As the world struggles to come to terms with last week’s bomb attack in Mogadishu, Somalia, questions abound as to the most effective way to deal with the Somali-based terror group Al-Shabaab.
The weekend attack, which has been termed as the deadliest terror attack in Somalia, has left at least 300 people dead and scores of others badly injured, with the director of Amin ambulances, a local emergency response company, fearing that the death toll may rise since more people are still missing.
Rescue workers, who are still busy at the scene, say the actual number of fatalities may never be established because the intense heat generated by the explosives has burned most of the victims to ashes.
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Reports indicate that the attack, which happened right at the center of Mogadishu, involved a truck filled with hundreds of kilograms of military-grade and homemade explosives. The horrific attack is alleged to have been carried out by al-Shabab, although the group is yet to claim responsibility.
A Lasting Solution
Since the ongoing civil war broke out in Somalia more than two decades ago, the country has suffered numerous horrendous attacks by the jihadist group, which recently swore its allegiance to the Iraqi-based terror network al-Qaeda.
Despite the concerted efforts between Somali forces and foreign peacekeeping troops from the African Union and the U.S., the attacks continue to happen and the terror group appears to be getting even more lethal in its assaults.
The organization has even taken its war across the Somali borders to neighboring countries like Kenya, Ethiopia and Uganda, in retaliation to their involvement in the ongoing peacekeeping mission in Somalia.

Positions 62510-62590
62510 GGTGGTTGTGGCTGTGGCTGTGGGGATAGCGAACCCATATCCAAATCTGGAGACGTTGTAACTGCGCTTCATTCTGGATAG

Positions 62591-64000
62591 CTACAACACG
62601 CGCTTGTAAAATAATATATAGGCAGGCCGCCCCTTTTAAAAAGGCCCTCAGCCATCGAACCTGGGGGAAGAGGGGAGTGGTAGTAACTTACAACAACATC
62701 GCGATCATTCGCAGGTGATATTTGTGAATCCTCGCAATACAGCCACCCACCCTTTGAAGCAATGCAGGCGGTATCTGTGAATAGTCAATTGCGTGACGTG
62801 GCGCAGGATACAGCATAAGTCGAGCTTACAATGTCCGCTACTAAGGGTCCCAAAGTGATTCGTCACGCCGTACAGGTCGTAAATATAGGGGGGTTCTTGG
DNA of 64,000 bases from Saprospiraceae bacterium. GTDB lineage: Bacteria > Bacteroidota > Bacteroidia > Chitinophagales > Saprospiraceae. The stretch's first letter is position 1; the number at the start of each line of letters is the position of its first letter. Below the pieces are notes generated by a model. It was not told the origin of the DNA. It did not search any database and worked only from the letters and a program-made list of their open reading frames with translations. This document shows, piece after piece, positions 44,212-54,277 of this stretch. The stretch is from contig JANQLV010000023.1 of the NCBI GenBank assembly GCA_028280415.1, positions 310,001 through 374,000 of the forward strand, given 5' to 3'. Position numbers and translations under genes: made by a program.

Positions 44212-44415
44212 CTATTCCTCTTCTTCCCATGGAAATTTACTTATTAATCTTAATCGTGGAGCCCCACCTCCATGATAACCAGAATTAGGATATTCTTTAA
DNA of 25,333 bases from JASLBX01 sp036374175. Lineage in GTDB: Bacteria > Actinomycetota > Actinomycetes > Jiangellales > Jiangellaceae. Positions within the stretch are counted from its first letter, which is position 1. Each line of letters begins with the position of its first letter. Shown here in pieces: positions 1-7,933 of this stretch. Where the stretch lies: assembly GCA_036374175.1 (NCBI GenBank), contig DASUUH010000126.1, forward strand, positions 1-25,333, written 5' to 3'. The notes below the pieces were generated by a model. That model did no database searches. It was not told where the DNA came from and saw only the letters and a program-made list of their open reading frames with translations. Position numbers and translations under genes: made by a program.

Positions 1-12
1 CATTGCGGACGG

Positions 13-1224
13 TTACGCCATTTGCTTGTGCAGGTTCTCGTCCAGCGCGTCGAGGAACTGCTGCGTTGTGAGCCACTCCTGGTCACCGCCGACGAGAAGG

Although the peacekeeping forces have managed to dismantle the group to a large extent, the war appears to be far from over. So, the question that many East Africans are asking themselves is: What will it take to completely stamp out al-Shabab?
According to some experts, the best approach will be to first of all identify the reasons why the terror organization appears to be growing more resilient every day. These experts maintain that local and foreign troops in Somalia have for a long time been blind to this fact, which has consequently worked to their disadvantage.
They further argue that the government of Somalia together with its donors, including the United Kingdom and the United States, has mainly focused on using force to fight the terror group, while neglecting other more sustainable approaches like developing political unanimity and lawfulness within communities.
Conversely, the Somali government has failed to exhibit a comparative value to the terror group in many parts of the country. For instance, al-Shabab often presents itself as the custodian of justice in Somalia, operating mobile courts in many parts of the country.
In most instances therefore, Somalis prefer to go to the group for arbitration because they are assured of getting instant justice. What’s more, the group is now employing the same strategy in other sectors such as health, security, and business.
And so, for the government of Somalia to weaken and eventually defeat al-Shabab, it must come up with an inclusive security plan that focuses not just on the military might but the broader inclusion of political and social dynamics.